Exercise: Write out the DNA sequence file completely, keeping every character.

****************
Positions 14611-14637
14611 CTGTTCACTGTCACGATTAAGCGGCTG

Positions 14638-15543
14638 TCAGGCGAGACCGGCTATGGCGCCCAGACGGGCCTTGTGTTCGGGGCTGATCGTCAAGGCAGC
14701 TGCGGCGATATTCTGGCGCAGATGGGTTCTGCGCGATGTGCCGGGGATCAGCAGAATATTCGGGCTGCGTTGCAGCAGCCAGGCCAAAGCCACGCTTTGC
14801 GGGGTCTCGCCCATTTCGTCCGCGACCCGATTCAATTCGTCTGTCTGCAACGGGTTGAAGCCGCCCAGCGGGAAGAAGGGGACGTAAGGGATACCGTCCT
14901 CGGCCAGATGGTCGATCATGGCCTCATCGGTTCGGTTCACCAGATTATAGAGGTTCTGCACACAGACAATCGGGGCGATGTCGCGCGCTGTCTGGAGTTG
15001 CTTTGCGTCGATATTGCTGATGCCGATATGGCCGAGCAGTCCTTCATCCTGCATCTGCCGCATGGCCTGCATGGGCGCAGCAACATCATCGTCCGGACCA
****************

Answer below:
Positions 14611-14637
14611 CTGTTCACTGTCACGATTAAGCGGCTG

Positions 14638-15543
14638 TCAGGCGAGACCGGCTATGGCGCCCAGACGGGCCTTGTGTTCGGGGCTGATCGTCAAGGCAGC
14701 TGCGGCGATATTCTGGCGCAGATGGGTTCTGCGCGATGTGCCGGGGATCAGCAGAATATTCGGGCTGCGTTGCAGCAGCCAGGCCAAAGCCACGCTTTGC
14801 GGGGTCTCGCCCATTTCGTCCGCGACCCGATTCAATTCGTCTGTCTGCAACGGGTTGAAGCCGCCCAGCGGGAAGAAGGGGACGTAAGGGATACCGTCCT
14901 CGGCCAGATGGTCGATCATGGCCTCATCGGTTCGGTTCACCAGATTATAGAGGTTCTGCACACAGACAATCGGGGCGATGTCGCGCGCTGTCTGGAGTTG
15001 CTTTGCGTCGATATTGCTGATGCCGATATGGCCGAGCAGTCCTTCATCCTGCATCTGCCGCATGGCCTGCATGGGCGCAGCAACATCATCGTCCGGACCA